Life is a series of natural and spontaneous changes. Don’t resist them; that only creates sorrow. Let reality be reality. Let things flow naturally forward in whatever way they like
— Lau Tzu

Midlife and Menopause are not a Crisis

The point I wish to make is this: when we speak about the menopause, yes it can be difficult for some women, yes it hits us all in different ways, and yes, the weight is harder to keep off. On the other hand, there are many positives too.

Beauty is subjective and takes many forms, enter the increasing number of women choosing to embrace their grey and redefine beauty. Consider also, that the wealth of experience we have to offer, not only to others but also to ourselves, is priceless.

No one has experienced ‘you’ as much as you. It may be time to practice mindfulness about the present and the past to indeed reveal our true unedited selves to ourselves. It is time to do anything at all that enables that awareness to rise within us because ladies, knowledge is power; knowledge about ourselves is a superpower.

With great power comes great responsibility
— Spriderman

Embracing Midlife Transitions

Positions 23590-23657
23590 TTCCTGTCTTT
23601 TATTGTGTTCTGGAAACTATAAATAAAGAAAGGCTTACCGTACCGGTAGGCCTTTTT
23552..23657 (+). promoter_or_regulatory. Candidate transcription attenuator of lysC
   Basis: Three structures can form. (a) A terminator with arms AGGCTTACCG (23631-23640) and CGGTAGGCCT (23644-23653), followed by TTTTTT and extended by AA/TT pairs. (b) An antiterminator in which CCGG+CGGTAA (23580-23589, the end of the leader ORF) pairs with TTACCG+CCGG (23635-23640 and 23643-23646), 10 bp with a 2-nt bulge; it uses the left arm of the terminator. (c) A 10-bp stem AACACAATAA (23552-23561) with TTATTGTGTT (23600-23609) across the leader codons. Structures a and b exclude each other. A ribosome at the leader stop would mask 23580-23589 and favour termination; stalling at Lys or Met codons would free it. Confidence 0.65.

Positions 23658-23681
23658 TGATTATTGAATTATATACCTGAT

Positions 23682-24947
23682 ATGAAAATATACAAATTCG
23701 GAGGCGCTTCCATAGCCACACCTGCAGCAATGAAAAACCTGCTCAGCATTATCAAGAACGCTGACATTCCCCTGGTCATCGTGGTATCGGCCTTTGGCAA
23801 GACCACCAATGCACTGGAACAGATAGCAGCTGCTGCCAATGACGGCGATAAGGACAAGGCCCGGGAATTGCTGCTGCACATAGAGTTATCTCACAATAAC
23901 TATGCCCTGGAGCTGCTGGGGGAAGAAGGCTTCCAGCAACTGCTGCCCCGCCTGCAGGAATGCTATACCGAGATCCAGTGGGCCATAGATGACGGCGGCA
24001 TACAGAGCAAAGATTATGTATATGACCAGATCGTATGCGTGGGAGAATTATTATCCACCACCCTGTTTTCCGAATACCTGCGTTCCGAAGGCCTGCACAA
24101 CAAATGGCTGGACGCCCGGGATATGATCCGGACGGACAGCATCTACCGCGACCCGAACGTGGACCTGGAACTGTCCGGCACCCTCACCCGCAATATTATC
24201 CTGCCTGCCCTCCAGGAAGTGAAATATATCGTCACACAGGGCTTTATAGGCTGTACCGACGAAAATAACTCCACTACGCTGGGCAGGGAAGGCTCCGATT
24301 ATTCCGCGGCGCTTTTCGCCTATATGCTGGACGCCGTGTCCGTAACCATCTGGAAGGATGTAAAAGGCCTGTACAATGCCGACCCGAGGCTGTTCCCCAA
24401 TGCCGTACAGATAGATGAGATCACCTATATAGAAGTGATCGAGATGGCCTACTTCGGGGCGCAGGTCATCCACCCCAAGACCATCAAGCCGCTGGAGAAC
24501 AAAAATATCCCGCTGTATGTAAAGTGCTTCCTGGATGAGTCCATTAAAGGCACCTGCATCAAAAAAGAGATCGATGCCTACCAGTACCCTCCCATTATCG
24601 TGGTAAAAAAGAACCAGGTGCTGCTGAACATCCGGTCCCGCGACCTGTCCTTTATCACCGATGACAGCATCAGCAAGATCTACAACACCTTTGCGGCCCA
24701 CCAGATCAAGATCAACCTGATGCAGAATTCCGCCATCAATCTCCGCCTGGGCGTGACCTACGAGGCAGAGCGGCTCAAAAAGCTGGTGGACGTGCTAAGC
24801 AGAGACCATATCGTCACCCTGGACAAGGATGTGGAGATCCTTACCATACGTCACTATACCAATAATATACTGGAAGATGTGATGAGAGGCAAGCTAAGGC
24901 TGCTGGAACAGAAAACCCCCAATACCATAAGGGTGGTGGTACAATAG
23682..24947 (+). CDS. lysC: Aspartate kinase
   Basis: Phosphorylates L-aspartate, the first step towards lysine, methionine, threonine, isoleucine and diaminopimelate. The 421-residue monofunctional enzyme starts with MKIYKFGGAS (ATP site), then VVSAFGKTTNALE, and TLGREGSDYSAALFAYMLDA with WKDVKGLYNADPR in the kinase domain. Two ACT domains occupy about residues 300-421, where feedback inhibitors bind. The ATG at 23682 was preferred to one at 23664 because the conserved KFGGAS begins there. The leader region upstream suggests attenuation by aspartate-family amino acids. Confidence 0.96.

We could bemoan every transition in life if we wanted to wallow in misery, or alternatively, once acknowledged, we can do something about our current challenges. As with any transition, there are obstacles to negotiate (spots, hormones kicking in …) but once addressed sensibly and positively, we can move on to enjoying the new phase. Let's face it, new things are fun! Perennial women everywhere are challenging midlife stereotypes, breaking out of their society-imposed comfort zones and redefining ageing by living their best lives.

Positive Ageing, Self-Care in Midlife and Taking Action

Consider what you need to do personally to optimise your midlife; that could be HRT, yoga, sweet potatoes or Soya Isoflavithingymajigs. Use an organisation app on your phone if you need to, (Trello is a good option); take Gingko Biloba if you are prone to forgetfulness; take skin boosting supplements; find your comfort zone regarding exercise and, ultimately, be positive. Some things may take more time, depending on what life throws at you, but seek support and reach out. Others will not automatically know what you need, or that you even need anything. They may have their own menopause issues to contend with. Once those areas have been addressed, put them on autopilot – this is the brand new YOU, and proceed with living what could be the best part of your life.